The addition of Agilus30 rubber-like material and Digital ABS Plus increases versatility of the Stratasys J750 full-color 3D printer, allowing designers to create soft prototypes and prototypes with different textures, including wood-grain. A durable, flexible PolyJet photopolymer material (Shore A 30), Agilus30 features enhanced tear resistance, and is ideal for advanced design verification and functional performance testing of prototypes. Models produced with the new material feature improved realistic surface textures, and can stand up to repeated flexing and bending, with features that accurately simulate the look, feel and function of seals, gaskets, living hinges, soft-touch parts, over molds and other flexible parts and rubber-like elements.
“We are using the new Agilus30 rubber-like material on our Stratasys J750 3D printing solution to simulate the installation and performance of rubber-like parts in our high performance vehicles and support equipment,” says Neil Oately, Head of Design and Development, McLaren Racing. “The superior tear resistance of the Agilus30 enables us to include highly flexible articulated interconnections within unit construction rigid mountings which we could not do previously.”
The second newly available material on the Stratasys J750, Digital ABS Plus, enables users to build strong functional prototypes, manufacturing tools, molds (including injection molds), snap-fit parts for high- or low-temperature use, electrical parts, and product casings among others. It simulates a range of durable production plastics, including standard ABS, with an enhanced toughness and Izod Notched Impact (90 – 115J/m, 1.69 – 2.15 ft lb/inch).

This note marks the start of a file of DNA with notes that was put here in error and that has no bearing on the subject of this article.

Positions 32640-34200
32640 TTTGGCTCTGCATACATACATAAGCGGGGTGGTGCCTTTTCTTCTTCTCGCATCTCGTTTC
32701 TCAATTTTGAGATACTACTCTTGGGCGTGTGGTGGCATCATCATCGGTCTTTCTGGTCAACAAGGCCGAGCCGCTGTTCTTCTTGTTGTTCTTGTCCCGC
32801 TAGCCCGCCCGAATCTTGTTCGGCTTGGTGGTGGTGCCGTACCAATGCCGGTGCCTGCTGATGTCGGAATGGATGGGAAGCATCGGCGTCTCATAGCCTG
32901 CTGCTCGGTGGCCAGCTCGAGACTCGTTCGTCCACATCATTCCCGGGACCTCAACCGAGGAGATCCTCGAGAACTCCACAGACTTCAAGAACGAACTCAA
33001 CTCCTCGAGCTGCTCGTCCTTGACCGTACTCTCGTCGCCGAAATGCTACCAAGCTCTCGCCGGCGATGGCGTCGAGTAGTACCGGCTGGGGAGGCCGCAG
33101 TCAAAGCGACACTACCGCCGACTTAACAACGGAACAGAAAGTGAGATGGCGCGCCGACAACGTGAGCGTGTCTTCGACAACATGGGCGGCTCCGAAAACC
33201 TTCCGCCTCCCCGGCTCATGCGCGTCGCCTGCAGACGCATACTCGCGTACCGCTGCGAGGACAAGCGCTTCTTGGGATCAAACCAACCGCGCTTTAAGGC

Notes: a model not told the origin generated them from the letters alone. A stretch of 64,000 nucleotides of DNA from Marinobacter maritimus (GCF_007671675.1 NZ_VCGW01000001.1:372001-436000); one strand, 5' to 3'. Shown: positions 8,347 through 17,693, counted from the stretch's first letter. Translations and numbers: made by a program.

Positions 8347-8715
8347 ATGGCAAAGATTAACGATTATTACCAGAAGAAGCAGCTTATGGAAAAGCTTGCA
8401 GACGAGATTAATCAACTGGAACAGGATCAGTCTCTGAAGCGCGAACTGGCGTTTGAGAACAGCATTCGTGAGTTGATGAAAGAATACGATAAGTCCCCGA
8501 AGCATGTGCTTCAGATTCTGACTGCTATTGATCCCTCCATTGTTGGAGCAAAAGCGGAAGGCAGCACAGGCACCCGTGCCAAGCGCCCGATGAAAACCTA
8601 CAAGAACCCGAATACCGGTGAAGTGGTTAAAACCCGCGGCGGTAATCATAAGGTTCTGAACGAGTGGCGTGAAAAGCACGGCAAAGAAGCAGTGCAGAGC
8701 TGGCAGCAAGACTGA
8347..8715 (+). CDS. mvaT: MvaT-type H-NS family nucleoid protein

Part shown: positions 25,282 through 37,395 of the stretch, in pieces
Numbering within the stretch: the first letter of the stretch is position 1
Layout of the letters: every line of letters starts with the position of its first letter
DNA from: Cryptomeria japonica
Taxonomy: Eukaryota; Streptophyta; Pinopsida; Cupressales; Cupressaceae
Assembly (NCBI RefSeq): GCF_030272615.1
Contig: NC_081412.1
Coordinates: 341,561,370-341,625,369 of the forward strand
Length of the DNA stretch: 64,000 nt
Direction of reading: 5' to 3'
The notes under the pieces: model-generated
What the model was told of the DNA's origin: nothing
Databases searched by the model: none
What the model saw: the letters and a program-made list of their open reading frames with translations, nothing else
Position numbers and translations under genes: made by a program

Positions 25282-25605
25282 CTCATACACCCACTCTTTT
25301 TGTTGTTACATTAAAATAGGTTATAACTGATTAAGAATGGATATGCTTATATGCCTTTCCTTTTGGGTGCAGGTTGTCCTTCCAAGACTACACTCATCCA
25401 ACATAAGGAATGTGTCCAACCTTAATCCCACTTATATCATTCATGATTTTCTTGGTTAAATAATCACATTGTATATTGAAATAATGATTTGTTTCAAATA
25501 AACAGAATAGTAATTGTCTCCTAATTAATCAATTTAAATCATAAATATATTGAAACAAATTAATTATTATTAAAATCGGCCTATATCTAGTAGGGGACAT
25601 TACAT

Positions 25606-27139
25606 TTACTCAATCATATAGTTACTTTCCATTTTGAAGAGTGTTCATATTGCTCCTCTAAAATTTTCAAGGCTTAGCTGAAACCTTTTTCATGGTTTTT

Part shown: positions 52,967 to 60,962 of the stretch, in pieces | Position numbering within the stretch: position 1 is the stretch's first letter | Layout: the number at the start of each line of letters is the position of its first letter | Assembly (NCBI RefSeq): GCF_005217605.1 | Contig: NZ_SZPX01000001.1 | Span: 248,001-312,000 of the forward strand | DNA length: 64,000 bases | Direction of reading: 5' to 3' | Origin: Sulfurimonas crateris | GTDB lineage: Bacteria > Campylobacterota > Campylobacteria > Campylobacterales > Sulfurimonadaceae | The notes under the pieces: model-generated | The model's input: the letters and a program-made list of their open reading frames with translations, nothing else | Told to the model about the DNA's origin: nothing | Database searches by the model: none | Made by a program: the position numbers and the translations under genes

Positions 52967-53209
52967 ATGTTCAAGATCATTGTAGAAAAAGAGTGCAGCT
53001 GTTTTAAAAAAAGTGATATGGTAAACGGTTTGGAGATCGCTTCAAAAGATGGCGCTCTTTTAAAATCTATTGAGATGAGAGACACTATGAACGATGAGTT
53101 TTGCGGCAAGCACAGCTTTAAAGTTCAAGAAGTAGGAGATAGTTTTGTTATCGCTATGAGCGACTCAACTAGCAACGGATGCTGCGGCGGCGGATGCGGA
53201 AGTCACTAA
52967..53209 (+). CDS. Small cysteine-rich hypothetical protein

“Since the introduction of the unique Stratasys J750 full-color, multi-material 3D printing solution last year, we are constantly working to expand its capabilities for our customers,” says Zehavit Reisin, Vice President for the Rapid Prototyping Solutions Business Unit, Stratasys. “Adding these materials with advanced performance increases the system’s overall versatility, enabling designers and engineers to more accurately evaluate the viability of their designs well before production.”
Stratasys is a leading company in applied additive technology solutions that have enabled important advancements in 3D printing. Stratasys co-founder and Chief Technology Officer, Scott Crump was recently inducted to the TCT Hall of Fame, a prestigious award category created to recognize the pioneers and innovators of the 3D printing industry. Scott Crump invented the technology known as FDM or Fused Deposition Modeling, patented it 1989, and founded Stratasys with his wife Lisa. Mr. Crump was CEO of the company for 25 years until the company’s merger with Objet in 2012. Crump is currently Chief Innovation Officer, sits on the Stratasys Board of Directors, and is Chairman of the Stratasys Executive Committee. Stratasys 3D printing technologies and products are used daily by companies such as NASA, Airbus, Volvo, McLaren, and innumerable others.